Maui: As much as the food, it’s about the people-watching

O-musu-me! Sorry, no photo of man in skirt so here's me with an omusubi ume that I made myself under the instruction of Manabu and Fumiyo Asaoka.

The other day, I’m getting on the plane to come to Maui and there’s a guy in a skirt. A gray gored skirt. And not a swishy guy, nothing Brad, Brad World or Project Runway about this guy; he was tough-looking, with lots of wicked tatts and longish ’70s hair. But then there was the skirt (and it wasn’t even a skort; I anabashedly stared at his legs to be sure) and a pair of delicate, feminine sandals made of bright red twine. And then he sat down in the rental car shuttle bus with his legs apart, the way a man will sit, but he had on this skirt and . . . no, I didn’t look because I was, frankly, not ready for a Jockey flash. (Or worse.)

Then I’m driving up Main Street to Mom’s and there’s this guy in a bright yellow outfit crazy-dancing all over the sidewalk with a sign advertising Zumba classes. Next day, it’s a different guy in a sort of sultan outfit, gold with cheetah skin or something. More sidewalk Zumba.

And, forgive me, Husband, but … it’s ABOUT the good-looking men. (Although one does have to wonder what they’re all doing drinking coffee and texting in a coffee shop at 10 a.m. on a workday, looking like they have not a care in the world — as in, no job.)

I don’t know if it’s just being on something of a vacation or if the Reyn’s shirt faded print city scenes that are my daily fare have made me extra sensitive, but everyone on Maui seems to be painted sharp relief with primary colors. There are so many types: yoga girls with dreads, not a curved surface on their bodies and more piercings than I have numbers on speed-dial; MauiBuilt titas in trucks you need a ladder to get into (no wonder they wear platform slippahs); German tourists (LOTS of German tourists) in sensible clothes and backpacks; hippie remnants with gray hair tangling their tie-dyed shoulders and happy dogs hanging out of their car windows. I am not making this up. I’ve seen all these just sitting here at the Wailuku Coffee Company on Market Street for the last hour.

Last night, I met a guy whose last name is the same as my grandmother’s though he’s no relation. But when he spoke, I knew he was Portuguese even before I knew his name. This was both because of his accent and because he was talking about his house; how his cleaning lady had come that day, and the window cleaners, too, and how he couldn’t wait to get home to his spotless house. Portagee, I said. It was a social occasion, so I went up to talk story and we sped down memory lane like ’60s teenagers in a classic Mustang.

We remembered every business on Main Street, every theater, fish shop and bakery, every politician and colorful character we could dredge from our puka-puka memories. Mayor Eddie Tam with his Cadillac convertible (he remembers the yellow one; I remember it was mauve, because that’s where I learned the word). Publisher J. Walter Cameron with his bright white shirts and the Panama hat that always rested on his knee when it wasn’t on his head. All the hard-drinking Daddies and Uncles who sat out in the garage eating pupu and telling WWII tales. The gangster who ran the town gambling hall and literally had yakuza from Japan guarding the cash (he was our next-door neighbor). The scary old man who had the concession stand at ‘Iao Theatre (great boiled peanuts but you had to have some galas to go in there). The manapua guy at Wailuku Hongwanji. The Golden Jade restaurant where we used to pick up Chinese food in our own kaukau tins (the Chee girls went to St. Anthony with us and they probably all got doctoral degrees because the Jade is no more).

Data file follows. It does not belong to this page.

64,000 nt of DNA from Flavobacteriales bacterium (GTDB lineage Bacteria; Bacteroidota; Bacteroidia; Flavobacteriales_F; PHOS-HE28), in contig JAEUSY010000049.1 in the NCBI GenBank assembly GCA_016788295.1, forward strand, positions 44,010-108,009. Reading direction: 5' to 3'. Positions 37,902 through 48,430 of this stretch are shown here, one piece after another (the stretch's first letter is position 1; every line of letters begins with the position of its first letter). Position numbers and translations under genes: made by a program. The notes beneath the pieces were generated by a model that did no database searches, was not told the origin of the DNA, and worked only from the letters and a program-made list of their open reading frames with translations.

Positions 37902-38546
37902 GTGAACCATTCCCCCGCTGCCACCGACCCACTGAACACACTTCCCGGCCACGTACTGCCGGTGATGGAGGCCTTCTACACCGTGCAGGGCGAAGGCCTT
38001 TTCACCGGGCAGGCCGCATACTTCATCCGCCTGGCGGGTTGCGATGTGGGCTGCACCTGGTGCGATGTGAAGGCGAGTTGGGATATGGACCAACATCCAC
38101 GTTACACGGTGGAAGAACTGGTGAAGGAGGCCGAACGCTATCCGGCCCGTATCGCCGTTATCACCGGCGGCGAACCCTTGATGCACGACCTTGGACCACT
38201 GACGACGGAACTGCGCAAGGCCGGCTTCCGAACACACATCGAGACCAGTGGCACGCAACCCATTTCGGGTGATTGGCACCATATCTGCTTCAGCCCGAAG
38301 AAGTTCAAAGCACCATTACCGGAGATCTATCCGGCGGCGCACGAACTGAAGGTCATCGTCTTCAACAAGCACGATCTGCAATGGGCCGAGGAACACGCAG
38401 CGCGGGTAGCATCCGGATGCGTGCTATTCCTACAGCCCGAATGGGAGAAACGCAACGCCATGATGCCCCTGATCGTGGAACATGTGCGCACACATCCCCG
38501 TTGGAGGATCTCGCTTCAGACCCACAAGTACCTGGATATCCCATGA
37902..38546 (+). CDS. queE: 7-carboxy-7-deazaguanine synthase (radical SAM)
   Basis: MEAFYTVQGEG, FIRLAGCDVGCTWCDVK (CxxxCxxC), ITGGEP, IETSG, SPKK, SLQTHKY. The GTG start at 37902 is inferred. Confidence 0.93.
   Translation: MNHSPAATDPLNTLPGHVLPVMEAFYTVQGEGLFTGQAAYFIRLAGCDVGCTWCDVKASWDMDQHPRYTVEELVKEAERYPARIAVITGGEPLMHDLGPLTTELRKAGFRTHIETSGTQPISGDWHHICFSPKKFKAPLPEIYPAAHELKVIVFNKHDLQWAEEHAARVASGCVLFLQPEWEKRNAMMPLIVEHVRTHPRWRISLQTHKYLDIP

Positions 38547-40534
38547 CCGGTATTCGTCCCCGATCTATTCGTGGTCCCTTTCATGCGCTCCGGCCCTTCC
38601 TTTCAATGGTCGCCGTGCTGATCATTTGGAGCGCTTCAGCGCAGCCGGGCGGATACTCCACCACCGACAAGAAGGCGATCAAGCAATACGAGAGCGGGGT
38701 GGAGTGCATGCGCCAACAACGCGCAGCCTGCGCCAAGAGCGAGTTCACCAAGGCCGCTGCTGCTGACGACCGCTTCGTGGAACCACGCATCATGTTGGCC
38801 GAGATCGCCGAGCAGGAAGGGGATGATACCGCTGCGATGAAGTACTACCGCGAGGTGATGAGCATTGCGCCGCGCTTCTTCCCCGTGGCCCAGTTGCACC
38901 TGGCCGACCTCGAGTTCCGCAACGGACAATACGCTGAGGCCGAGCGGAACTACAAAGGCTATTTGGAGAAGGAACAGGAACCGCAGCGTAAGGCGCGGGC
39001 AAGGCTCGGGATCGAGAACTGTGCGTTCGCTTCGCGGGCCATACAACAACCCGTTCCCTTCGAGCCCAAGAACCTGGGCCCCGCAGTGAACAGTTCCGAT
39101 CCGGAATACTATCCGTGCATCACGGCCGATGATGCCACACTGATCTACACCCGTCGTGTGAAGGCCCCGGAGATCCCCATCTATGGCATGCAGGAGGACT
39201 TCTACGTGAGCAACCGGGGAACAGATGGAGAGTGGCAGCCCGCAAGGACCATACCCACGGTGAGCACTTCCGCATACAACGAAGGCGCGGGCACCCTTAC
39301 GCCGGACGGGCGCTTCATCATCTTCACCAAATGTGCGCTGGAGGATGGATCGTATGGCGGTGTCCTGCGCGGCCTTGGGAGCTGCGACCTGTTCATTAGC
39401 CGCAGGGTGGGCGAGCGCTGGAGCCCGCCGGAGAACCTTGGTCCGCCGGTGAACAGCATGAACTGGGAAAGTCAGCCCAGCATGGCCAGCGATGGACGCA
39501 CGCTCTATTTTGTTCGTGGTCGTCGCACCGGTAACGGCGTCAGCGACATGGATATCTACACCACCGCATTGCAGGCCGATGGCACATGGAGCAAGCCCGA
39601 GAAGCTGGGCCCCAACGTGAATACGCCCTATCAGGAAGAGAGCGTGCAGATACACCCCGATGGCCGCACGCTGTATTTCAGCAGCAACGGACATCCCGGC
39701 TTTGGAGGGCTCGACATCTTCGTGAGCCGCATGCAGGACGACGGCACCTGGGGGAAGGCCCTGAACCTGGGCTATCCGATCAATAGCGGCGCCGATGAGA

He would say a name and I would say “I haven’t heard that name in years!” I would say a name and he would say, “Ho! You know!” Next time, I’m sure we’ll figure out that we are related because this is Maui and, except for the yoga girls and German tourists, there are only two degrees of separation between any of us.

Kala mai! We demolished the fried musubi at Da Kitchen before I thought to take a picture. It was crunchy good even as a cold leftover.

Meanwhile, I can recommend the IMMENSE portions and great flavors at Da Kitchen (begun on Maui but now also on O’ahu in Mo’ili’ili, I think). Had lunch there yesterday and just had to order the deep-fried musubi. Braddah, it was worth every newly filled fat cell on my opu nui. Great misoyaki butterfish, too! And the Hawaiian plates were not the usual stingy portions but HEAPING, like three laulau, no kidding.

I also have been enjoying almost daily the coffee and the food at Wailuku Coffee Company. I had a turkey-cranberry-chevre-veggie wrap today that really hit the spot, not a combination you get often. It was supposed to have avocado but the fruit weren’t ripe so they did me grilled red peppers instead. Free WiFi for 60 minutes. Breakfast, juices, sandwiches, salads, desserts and everything I’ve tried has been good.

Almost as good as the people watching.

Wailuku Coffee Company turkey-chevre wrap — only the scenery was betteAlmost as good as the people-watching

 

 

 

2 Comments

  1. Vadalia

    January 20, 2012 at 10:00 pm

    What a great column. Feel like I was sitting there with you.

  2. Marii

    March 19, 2012 at 4:47 pm

    I believe that coseumnrs have the right to know if foods that they ingest have been genetically modified. Furthermore I am extremely concerned in regards to the ramifications of the introduction of gmo s into our very fragile ecosystem. Some of my concerns could be addressed by supporting legislation that requires gmos to be labeled for consumer sale. Thank you for your time, consideration, and service.

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